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J Occup Environ Med. 2011 Nov;53(11):1287-93. doi: 10.1097/JOM.0b013e31823078a2.

Emotional eating, rather than lifestyle behavior, drives weight gain in a prospective study in 1562 employees.

Author information

1
Beter, Occupational and Health Services, Amsterdam, The Netherlands. Paul.Koenders@Beter.com

Abstract

OBJECTIVE:

To examine the associations between the lifestyle factors-sports, alcohol, nutrition, overweight, and smoking, the eating styles of dietary restraint, external eating, and emotional eating on the one hand, and the change in body mass index (BMI) on the other hand.

METHODS:

Using a Web-based lifestyle questionnaire, responses were obtained from 1562 employees.

RESULTS:

We found a consistent main effect of emotional eating and doing sports on change in BMI. High emotional eating was related to weight gain, whereas a high level of sporting was related to weight loss. Restrained eating and external eating were not found to have a significant influence on change in BMI. Additionally, a consistent moderator effect of sporting on emotional eating was found (P < .05). The association between BMI change and emotional eating was less strong for employees with high engagement in strenuous sports compared with those with low engagement in strenuous sports. This indicates that strenuous physical activity can indeed attenuate the positive association between emotional eating and body weight gain.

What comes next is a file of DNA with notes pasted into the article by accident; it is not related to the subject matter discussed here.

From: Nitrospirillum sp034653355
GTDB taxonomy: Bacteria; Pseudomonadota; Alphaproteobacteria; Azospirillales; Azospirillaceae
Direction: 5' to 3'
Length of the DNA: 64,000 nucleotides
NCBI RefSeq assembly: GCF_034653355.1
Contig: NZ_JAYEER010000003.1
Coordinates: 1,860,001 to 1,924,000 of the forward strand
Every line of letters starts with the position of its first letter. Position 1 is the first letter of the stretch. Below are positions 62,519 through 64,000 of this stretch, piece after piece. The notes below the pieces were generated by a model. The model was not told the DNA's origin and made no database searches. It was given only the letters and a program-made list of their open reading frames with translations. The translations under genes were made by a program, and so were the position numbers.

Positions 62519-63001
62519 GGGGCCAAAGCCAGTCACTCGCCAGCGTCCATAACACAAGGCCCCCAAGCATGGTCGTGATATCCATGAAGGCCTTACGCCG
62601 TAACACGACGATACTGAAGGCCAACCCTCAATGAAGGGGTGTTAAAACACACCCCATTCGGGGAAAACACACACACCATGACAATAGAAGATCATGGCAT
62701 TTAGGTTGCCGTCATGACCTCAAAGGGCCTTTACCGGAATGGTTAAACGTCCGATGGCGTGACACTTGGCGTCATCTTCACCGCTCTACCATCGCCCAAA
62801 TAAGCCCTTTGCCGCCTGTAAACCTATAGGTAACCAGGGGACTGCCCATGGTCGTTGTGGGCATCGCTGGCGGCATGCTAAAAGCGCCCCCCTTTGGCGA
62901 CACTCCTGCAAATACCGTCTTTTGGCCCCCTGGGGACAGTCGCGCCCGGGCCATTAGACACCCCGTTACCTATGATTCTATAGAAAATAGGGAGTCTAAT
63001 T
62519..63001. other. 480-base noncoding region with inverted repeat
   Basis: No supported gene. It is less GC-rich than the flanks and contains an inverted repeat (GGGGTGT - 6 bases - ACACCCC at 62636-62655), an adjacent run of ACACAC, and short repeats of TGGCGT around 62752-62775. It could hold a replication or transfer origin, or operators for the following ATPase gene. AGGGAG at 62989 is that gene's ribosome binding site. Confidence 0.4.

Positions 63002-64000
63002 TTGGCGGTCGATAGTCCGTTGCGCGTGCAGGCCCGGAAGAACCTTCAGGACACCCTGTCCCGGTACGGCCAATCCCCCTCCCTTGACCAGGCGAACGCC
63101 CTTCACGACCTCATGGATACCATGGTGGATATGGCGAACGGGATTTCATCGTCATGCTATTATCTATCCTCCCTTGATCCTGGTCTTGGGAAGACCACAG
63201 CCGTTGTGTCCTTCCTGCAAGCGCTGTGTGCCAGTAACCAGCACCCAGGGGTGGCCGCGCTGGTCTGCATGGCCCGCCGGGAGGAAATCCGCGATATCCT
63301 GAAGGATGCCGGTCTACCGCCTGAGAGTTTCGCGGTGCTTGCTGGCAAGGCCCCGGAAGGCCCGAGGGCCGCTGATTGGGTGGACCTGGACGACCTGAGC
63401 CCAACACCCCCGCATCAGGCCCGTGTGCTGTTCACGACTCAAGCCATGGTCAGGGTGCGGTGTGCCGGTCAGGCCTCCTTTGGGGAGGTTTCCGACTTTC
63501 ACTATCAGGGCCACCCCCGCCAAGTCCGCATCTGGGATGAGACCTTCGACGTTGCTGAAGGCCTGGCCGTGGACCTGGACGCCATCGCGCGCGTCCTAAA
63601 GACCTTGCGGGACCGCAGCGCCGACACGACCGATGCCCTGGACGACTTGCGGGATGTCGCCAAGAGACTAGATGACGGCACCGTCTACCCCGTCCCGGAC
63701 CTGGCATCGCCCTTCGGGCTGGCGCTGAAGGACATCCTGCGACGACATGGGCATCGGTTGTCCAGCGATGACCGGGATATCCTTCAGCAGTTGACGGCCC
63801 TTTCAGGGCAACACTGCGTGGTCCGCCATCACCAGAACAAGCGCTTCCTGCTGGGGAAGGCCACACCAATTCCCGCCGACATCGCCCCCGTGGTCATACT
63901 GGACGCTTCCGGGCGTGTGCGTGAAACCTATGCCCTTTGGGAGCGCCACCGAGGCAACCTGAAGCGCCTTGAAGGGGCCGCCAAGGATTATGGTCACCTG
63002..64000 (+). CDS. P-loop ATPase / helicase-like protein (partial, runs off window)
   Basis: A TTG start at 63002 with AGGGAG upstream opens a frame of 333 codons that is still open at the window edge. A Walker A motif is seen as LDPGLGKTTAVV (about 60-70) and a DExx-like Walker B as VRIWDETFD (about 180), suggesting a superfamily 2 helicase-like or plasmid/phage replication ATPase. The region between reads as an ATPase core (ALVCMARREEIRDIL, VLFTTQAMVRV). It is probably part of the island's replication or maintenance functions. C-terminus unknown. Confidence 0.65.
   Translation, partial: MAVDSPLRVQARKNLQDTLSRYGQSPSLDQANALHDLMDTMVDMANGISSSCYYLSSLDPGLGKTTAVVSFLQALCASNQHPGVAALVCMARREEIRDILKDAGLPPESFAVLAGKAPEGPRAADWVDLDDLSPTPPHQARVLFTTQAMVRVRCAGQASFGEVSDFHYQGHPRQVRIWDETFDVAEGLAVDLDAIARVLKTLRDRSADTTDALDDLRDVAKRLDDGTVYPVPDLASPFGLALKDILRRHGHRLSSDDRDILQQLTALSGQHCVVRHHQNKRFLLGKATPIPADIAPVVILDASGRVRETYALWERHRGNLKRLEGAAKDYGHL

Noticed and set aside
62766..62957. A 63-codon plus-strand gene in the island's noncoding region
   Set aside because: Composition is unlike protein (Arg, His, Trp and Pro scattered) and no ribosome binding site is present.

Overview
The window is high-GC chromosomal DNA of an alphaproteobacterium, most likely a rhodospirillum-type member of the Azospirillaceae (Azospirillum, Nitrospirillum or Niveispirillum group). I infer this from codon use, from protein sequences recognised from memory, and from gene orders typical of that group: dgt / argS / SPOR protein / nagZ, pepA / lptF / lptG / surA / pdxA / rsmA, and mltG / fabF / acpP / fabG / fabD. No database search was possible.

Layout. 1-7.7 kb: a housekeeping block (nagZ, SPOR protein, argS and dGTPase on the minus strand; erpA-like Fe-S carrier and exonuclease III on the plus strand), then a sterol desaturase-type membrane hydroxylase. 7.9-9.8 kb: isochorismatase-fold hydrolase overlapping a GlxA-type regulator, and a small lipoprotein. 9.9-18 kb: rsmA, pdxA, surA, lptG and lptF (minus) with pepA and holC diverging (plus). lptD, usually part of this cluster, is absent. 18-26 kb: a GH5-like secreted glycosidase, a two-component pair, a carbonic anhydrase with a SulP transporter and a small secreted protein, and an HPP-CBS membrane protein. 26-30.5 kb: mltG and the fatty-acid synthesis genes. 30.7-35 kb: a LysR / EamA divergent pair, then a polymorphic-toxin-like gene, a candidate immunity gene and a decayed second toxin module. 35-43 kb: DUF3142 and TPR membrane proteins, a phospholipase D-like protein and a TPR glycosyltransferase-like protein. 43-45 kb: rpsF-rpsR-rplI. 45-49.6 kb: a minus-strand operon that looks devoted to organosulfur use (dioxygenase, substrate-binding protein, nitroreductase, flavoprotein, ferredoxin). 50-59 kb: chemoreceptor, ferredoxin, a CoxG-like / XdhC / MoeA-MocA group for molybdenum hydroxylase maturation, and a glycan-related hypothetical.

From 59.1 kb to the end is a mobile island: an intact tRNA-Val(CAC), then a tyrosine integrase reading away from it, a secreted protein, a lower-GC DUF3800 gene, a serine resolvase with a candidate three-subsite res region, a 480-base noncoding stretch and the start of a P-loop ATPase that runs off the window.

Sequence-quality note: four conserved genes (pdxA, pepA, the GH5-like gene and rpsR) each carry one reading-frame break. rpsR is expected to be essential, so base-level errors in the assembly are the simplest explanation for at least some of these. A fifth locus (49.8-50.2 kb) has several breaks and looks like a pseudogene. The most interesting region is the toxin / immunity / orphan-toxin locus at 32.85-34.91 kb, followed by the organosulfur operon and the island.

CONCLUSION:

Emotions may drive people with overweight and obesity to overeat. Sports activities may attenuate but do not solve the problem. If we want to cure the disease, psychological treatment strategies have to be developed.

PMID:
22027541
DOI:
10.1097/JOM.0b013e31823078a2
[Indexed for MEDLINE]

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